William Scott and Frances Brown McCarty began laying out a neighborhood here in 1927. By 1950, influential Dalton residents had established one of the city’s earliest subdivisions. McCarty residents pioneered and maintained the Dalton carpet and . . . — Map (db m19294) HM
Georgia (Whitfield County), Dalton — 155-1 — The McCarty Subdivision
John B. McCarty began laying out a neighborhood here in 1928. By 1950, influential Dalton residents had established one of the city’s earliest subdivisions using New South landscaping. Tudor Revival, Colonial Revival, and Minimal Traditional . . . — Map (db m15382) HM
Georgia (Whitfield County), Dalton — 155-29 — Tristam Dalton
Tristram Dalton (1732-1817) was born in Newburyport, Mass; graduate of Harvard, 1755: admitted to bar but followed mercantile pursuits. Delegate to Convention of Committees of New England Provinces, Providence, R. I., 1776; member Massachusetts . . . — Map (db m10804) HM
Georgia (Whitfield County), Dalton — Western and Atlantic Railroad Depot
Date of Construction: 1852 Builder: Western and Atlantic Railroad Original Occupancy: Railroad Station Here, during the Civil War on April 12, 1862, the engine "Texas," dropped off a telegraph operator with orders to warn the Confederate . . . — Map (db m86525) HM
Georgia (Whitfield County), Mill Creek — 155-29C — "Callaway Place" - 1814.
Jesse Callaway, soldier of 1812, son of Joseph Callaway, soldier of '76, lived in this house from 1852 to 1867. The house, built with bricks made on the place, remained in the family until after 1900. It is said to have been built about 1814. . . . — Map (db m10795) HM
Georgia (Whitfield County), Mill Creek — 155-9 — Babb's Settlement
Ante-bellum domain of Joel Babb (1809~1882) - on Mill Cr., foot of Rocky Face at Dug Gap. May 8, 1864. 1 A. M.: Col. W.C.P. Breckinridge’s 9th Ky., Grigsby’s brigade, Wheeler’s cav., descended from Dug Gap & patrolled the roads N. & W. to ascertain . . . — Map (db m10912) HM
Georgia (Whitfield County), Mill Creek — 155-10 — Battle of Dug Gap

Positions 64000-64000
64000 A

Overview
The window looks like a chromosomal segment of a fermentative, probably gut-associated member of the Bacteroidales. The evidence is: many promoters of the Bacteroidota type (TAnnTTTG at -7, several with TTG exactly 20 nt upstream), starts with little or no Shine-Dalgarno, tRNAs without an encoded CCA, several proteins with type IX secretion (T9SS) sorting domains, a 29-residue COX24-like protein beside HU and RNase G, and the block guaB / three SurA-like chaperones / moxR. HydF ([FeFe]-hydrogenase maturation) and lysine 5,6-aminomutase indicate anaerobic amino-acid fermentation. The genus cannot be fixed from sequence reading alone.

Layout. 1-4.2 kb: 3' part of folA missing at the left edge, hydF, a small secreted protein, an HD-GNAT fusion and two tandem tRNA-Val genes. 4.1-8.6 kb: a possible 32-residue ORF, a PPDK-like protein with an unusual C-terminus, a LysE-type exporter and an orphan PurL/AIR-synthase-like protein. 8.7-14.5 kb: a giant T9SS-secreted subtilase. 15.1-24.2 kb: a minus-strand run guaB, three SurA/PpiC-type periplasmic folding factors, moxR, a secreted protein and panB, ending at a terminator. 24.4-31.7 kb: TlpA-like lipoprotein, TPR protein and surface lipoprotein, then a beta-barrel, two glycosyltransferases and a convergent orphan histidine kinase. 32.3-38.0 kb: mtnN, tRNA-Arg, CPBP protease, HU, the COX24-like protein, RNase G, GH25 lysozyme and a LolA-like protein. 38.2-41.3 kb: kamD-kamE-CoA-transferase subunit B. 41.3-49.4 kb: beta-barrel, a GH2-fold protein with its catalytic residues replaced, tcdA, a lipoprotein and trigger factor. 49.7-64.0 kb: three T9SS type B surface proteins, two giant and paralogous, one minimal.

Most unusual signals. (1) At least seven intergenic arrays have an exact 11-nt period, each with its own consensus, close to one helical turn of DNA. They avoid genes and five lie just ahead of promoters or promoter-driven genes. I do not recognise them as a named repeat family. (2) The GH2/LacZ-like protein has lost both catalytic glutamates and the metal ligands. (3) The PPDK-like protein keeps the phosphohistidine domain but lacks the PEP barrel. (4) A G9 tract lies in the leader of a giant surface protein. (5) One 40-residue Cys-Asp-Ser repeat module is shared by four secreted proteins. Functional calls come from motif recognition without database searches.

May 8, 1864. Maj. Gen. J.W. Geary, with Buschbeck`s & Candy`s brigades of the 2d div., 20th A.C., moving from near Gordon`s Springs, reached this, the Babb Settlement, at 3 p.m. Planting McGill`s Penna. Battery (3 inch Rodman guns) near Joel Babb`s . . . — Map (db m10913) HM
Georgia (Whitfield County), Mill Creek — 155-8 — Geary's Division to Dug Gap
May 8, 1864, Brig. Gen. J.W. Geary, with Buschbeck’s & Candy’s brigades 2d div., A.C., marched on this road from Near Gordon’s Springs. Turning E. here (near Whitfield – Walker County line ), Geary’s troops moved to Dug Gap in Rocky Face . . . — Map (db m10940) HM
Georgia (Whitfield County), Mill Creek — 155-7 — Twentieth Corps in Dogwood Valley
May 7, 1864. Gen. Hooker`s 20th A.C. crossed Taylor’s Ridge at Nickajack & Gordon Springs Gaps, moving E. toward Rocky Face Ridge. Geary’s 2d & Butterfield’s 3d divs., via Gordon`s Springs, reached this point that afternoon. Butterfield’s troops . . . — Map (db m10796) HM
Georgia (Whitfield County), Nance Springs — 155-4 — Battle of Resaca
May 15, 1864. The 23d A.C. (US) was shifted from Camp Cr., 1.5 mi. W., to this vicinity where it extended the left of Sherman’s line (US) to the Conasauga River. Hovey’s (1st) div. supported Williams’ (1st) div., 20th A.C. (US), between the Scales . . . — Map (db m11067) HM
Georgia (Whitfield County), Pratersville — 155-1 — Battle of Resaca
May 14, 1864: The 20th Corps was shifted from Camp Creek Valley, 0.5 mi. W. & aligned across rd.~ the 2d & 3d Divs. in reserve; the 1st Div. prolonging Stanley’s Div. (4th A.C.) to the State R.R., east. May 15: Butterfield’s (3d) & Geary’s (2d) . . . — Map (db m10942) HM
Georgia (Whitfield County), Resaca — 155-2 — Battle of Resaca
At this point the entrenched line of Stanley’s (1st) Div., 4th A.C. (US) crossed the highway, facing Hood’s line (CS) 0.5 mi. South. May 14, 1864: 0.4 mi. E. (near Nance’s Spring) Hood’s rt.(CS) made a spirited attack on Stanley’s left (US), which . . . — Map (db m10972) HM
Georgia (Whitfield County), Rocky Face — 155-14 — Confederate Defense of Mill Creek Gap